So, that was my week and my day. Jean and the kids had a wonderful time and so did I. If I had known this afternoon what I know now, they could have come here, too. But, they are camping near Eagle Lake on the Pat Bay Highway and probably having a lot of fun there, too. I'm lucky to have such great lids and grandkids.
I should maybe say something about the UBA project.
We are forming a new provincial umbrella bee organisation. After the Alberta Beekeepers Commission reneged on the commitment to represent all Alberta beekeepers that was made when they gained permission to take over the Alberta Beekeepers Association, Liz and I protested and met with the Marketing Council and the Alberta Beekeepers Commission board. It seems, however, that the fix was in. We were ignored, misled and stonewalled. Appeals to the ombudsman were unsuccessful.
So, we started a movement to recreate the Alberta Beekeepers Association and found some support in Edmonton with Malcolm, who registered the name United beekeepers of Alberta.
I've been retired fifteen years and this is really not my fight, but I figure I owe it to people like Don Peer, Roger Topping, and others who had the patience and took the time to guide and tolerate me when I was young and stupid. So I do what I can and hope the people who will have to lead the new effort will not repeat the mistakes that led us here to where we are now, recreating the Alberta Beekeepers association, an organization that degenerated into the current Alberta beekeepers Commission.
I've seen it over and over. Organisations that start open and meaningful degenerate over time to where a new start is needed. Reminds one of the Phoenix.
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I woke up at 0730, then caught up on email. Next, I have to find breakfast.
I stopped at the office to talk to Tara about the course I am teaching, then found breakfast in the Market, and returned to see if the questions had been cleared up.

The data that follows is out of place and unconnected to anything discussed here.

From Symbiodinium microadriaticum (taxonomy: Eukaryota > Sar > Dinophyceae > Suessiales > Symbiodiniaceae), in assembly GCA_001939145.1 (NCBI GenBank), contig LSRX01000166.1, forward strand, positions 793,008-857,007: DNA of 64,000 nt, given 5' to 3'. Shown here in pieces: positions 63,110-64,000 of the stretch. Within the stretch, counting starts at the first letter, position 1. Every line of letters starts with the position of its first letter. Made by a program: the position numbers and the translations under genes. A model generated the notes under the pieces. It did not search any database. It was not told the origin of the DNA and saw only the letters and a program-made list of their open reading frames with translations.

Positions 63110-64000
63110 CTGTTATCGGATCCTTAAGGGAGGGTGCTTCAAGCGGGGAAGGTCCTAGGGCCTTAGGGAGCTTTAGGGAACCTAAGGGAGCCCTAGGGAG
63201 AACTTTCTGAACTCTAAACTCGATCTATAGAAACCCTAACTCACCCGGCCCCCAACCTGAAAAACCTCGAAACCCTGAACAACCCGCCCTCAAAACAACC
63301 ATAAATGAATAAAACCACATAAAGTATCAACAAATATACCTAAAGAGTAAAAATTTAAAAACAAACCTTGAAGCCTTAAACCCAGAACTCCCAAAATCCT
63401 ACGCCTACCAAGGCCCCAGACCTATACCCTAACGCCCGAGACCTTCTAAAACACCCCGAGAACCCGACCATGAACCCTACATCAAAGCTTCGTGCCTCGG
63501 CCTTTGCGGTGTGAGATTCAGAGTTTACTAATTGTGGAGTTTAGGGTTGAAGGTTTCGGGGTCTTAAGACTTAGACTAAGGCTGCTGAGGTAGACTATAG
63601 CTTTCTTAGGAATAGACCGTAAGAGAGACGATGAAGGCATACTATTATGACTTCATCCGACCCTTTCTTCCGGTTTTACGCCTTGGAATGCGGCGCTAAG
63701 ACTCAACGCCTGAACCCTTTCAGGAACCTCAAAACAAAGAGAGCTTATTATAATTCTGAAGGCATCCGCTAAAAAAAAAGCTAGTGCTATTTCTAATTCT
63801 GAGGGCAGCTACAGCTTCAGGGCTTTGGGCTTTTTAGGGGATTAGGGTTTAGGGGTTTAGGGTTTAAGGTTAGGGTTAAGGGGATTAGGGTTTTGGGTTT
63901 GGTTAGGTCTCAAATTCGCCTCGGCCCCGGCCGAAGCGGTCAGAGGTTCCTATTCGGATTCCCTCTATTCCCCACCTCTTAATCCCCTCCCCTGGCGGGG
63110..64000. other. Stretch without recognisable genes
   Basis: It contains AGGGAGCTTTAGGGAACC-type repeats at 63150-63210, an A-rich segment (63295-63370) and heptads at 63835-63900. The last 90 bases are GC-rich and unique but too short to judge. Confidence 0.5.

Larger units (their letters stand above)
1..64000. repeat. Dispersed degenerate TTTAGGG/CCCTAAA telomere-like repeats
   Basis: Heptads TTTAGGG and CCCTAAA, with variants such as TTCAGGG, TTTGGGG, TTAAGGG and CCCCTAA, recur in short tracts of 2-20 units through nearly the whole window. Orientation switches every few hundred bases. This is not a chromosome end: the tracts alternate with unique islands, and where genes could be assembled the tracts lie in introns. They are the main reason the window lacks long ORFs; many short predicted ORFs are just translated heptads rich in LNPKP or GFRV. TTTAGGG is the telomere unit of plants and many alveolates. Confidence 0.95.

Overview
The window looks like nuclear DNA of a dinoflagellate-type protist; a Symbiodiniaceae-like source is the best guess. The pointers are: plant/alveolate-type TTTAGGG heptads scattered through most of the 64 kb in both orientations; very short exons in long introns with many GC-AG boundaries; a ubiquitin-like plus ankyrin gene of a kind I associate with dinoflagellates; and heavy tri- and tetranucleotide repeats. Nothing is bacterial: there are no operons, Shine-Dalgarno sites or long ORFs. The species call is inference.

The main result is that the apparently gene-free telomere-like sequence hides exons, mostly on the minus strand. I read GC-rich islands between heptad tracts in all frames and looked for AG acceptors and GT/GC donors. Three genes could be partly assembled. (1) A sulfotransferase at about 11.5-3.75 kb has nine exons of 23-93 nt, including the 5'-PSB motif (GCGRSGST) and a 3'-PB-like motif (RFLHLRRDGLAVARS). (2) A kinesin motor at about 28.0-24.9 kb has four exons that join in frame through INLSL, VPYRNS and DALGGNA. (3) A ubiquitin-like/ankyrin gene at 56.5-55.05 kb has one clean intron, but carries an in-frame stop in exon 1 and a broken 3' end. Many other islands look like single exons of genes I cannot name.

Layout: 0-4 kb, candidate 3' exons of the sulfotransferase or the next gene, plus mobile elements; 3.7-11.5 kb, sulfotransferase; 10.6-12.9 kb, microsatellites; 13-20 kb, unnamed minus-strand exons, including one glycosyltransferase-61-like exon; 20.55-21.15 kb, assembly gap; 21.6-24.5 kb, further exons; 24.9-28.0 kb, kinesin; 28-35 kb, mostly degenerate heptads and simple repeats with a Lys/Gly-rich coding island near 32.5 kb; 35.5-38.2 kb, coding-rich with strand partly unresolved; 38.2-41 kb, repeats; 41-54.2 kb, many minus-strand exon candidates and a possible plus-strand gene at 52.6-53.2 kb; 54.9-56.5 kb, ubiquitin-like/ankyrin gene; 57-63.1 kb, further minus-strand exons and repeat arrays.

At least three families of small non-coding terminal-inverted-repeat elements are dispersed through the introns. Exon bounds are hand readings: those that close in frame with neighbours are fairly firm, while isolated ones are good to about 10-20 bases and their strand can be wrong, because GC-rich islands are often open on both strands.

She gave me the manuals and the instructors' materials and I returned to Intrepid to digest the material.
I spent the day getting on top of the material. Not only do I have to teach it and evaluate it, I should know it the way it is written. I've written the exams and received marks over 90% as required, but memory fades and when teaching, I need to toe the party line and teach how it is written, not necessarily how it is done in the real world.
At noon I walked to the Market again for lunch of pizza, then for supper, which was a taco salad. Now I am back on Intrepid with my nose to the grindstone.
It's 2000 hours and I'll go to bed soon.
I was feeling sticky so I walked up to the showers. Two loonies got me six minutes and that is far longer than I needed. I could have showered twice. Anyhow, I'm clean and fresh.
On the way back, I stopped to look at About Time, my charge for tomorrow and the next five days. This going to be interesting: me and seven people on a brand new 46-foot Catalina with me in charge and expected to make sailors out of them.
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My policy: When opportunity knocks, don't say, "I have plans. Come back Later". Say, "Okay. Let's go."
After my last few trips, I've been hearing nothing but compliments about my coaching. Just the same, this is a challenge -- five days to get them through the Basic course and also the PCOC -- Pleasure Craft Operating Certificate.
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(Left) Dolphins are dying in the Bay of La Paz, apparently from the dredging that has been going on. Many people are very eco-conscious there. Baja Sur is banning plastic bags, I don't know what I think of that.
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There is no air quality warning today at home, but my neighbour says she can barely see my house at times.
Today is the big day. I board the Catalina and meet my crew. I also have preparations to complete.
I went to the office, had coffee and found a small shop with a breakfast sandwich for breakfast. On returning to the dock, I checked out About Time and fond the charter guest was just leaving, so the clean-up had yet to begin. I was told I can board around noon, but that is looking less likely now.
Back on Intrepid, I have a list of things to do, including lesson preparations
The day went on. I did a wash, arranged a waste water pump out for Intrepid, helped move the boat and my guests arrived around four.
We still did not have possession of About Time, as the cleaners were still on board so the crew went shopping and to dinner. I stayed on board, figuring out the systems them went The Fish Factory and had supper on my own.
We all met back at the boat, stored things away and visited until bed time.